The 21-19 vote in the Republican-controlled Senate — mostly along party lines — came after Gov. Robert F. McDonnell asked legislators to soften the bill following protests on Capitol Square and mocking on national television, including “The Daily Show with Jon Stewart” and “Saturday Night Live.’’

Oh, by the way, there was an amendment offered on the floor to mandate insurance coverage of this medically unnecessary diagnostic procedure. It was rejected along party lines. As Senator Saslaw said to the Republicans just prior to voting,

"I wish you all voted the way you campaigned."

Democratic Messaging Inaction

As the debate surrounding the contraception ruling continues at the federal level, and the Virginia legislature continues its march of marginalizing women’s rights, I can’t help but be reminded of an earlier post about the failures of Democratic messaging.

There doesn’t seem to be much of a frame to the messaging coming from Democrats on these types of issues. Well, aside from the general “Republicans are crazy / We warned you, now look what happened” theme. But on a more serious note, what I hear from the liberal movement in general right now is:

  1. This is an assault on women’s rights
  2. Republicans as a whole are still the socially conservative culture warriors from the 80s-90s
  3. This is antithetical to their small government approach
  4. As a progressive, I have fought and will continue to fight against these things

Sometimes, I’ll hear number four explicitly, but more often than not that is implicit in the outrage.

The problem is that none of this calls back to a larger meta-platform of the Democratic party or the Progressive movement in general. Instead, it either falls into the categories of why you shouldn’t vote Republican, or sometimes addresses the specific problem of healthcare access. The latter gives no reason to vote for Democrats, while the latter is more policy than ideology. This is the equivalent of a company’s decisions being driven entirely by their next quarter’s profit margin. It is shortsighted, and will result in a great deal of missed opportunities.

Even as crazy as this issue sounds, because it ties directly back into the Republican party’s ideology, they are able to hold the line where they need. At the federal level, this is about the belief in small government. Small Government wouldn’t impose mandates on morally objecting religious organizations, just as Small Government wouldn’t try to takeover the healthcare system or destroy our economy via the environmental extremists at the EPA. Small Government gives you freedom and prosperity.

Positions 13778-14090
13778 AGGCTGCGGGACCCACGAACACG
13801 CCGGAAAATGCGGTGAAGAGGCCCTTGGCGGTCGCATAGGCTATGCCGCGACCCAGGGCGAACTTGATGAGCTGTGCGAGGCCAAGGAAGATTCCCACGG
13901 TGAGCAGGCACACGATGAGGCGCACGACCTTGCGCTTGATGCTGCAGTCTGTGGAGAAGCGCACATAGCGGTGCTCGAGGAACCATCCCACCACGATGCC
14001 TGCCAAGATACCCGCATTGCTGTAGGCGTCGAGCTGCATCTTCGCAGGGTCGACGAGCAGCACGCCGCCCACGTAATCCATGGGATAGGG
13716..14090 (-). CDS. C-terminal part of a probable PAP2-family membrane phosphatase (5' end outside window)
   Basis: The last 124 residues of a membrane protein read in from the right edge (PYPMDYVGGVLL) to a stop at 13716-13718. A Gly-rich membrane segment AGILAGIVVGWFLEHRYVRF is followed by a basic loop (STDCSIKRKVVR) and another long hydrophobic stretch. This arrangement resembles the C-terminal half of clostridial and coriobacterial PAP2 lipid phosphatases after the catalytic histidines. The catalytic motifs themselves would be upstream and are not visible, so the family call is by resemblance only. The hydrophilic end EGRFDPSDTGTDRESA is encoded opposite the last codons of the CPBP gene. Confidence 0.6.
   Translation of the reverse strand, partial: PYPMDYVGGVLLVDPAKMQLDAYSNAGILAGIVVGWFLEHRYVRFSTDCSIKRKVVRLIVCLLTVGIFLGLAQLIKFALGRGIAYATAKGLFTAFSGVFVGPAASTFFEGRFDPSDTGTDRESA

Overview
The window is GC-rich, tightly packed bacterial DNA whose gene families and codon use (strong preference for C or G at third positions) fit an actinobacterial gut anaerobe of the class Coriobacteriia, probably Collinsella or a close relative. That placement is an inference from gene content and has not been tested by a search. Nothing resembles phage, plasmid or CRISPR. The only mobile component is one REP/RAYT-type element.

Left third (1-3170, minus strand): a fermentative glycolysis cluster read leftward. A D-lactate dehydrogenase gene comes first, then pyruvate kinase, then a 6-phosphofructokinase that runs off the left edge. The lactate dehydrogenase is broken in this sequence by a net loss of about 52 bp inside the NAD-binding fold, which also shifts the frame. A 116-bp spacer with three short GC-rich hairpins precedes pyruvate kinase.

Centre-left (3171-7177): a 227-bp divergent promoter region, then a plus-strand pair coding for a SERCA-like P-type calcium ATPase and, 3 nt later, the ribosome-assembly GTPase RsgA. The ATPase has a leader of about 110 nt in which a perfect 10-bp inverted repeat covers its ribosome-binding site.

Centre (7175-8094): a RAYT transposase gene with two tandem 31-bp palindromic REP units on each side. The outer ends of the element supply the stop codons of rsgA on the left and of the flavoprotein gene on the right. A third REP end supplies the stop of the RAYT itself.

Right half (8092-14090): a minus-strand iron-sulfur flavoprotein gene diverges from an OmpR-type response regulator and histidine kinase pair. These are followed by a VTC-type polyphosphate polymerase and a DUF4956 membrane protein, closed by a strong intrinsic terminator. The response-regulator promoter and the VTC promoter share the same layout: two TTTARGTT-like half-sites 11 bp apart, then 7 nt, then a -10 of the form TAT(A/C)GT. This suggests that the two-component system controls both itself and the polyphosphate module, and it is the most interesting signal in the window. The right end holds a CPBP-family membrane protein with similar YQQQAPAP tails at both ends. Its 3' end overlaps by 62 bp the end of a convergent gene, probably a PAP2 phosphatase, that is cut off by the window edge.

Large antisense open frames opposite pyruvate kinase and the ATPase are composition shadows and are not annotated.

This is obviously an oversimplification of the issue, but the Democrats have an opportunity here to really win over some very concerned independent voters at the state and federal level, as well as build intensity in Democratic-leaning voters. But to make those changes last beyond the next election cycle, they’ve got to tie it into a larger narrative. They’ve got to tie it into an ideology.

I would love to hear a Democrat come out in support of the President on the contraception ruling because they support equal opportunity for all, and for many, birth control is out of their grasp. Without coverage, they can’t afford it. And we all deserve the opportunity to plan our families, we all deserve the opportunity to be healthy, and we all deserve the opportunity to make these decisions ourselves.

And any church or company or political group’s power to say otherwise should stop at that line of opportunity. Because when you deny any people these basic opportunities, you’re denying them the very things that make America the kind of place we all want to live, work, and raise those families.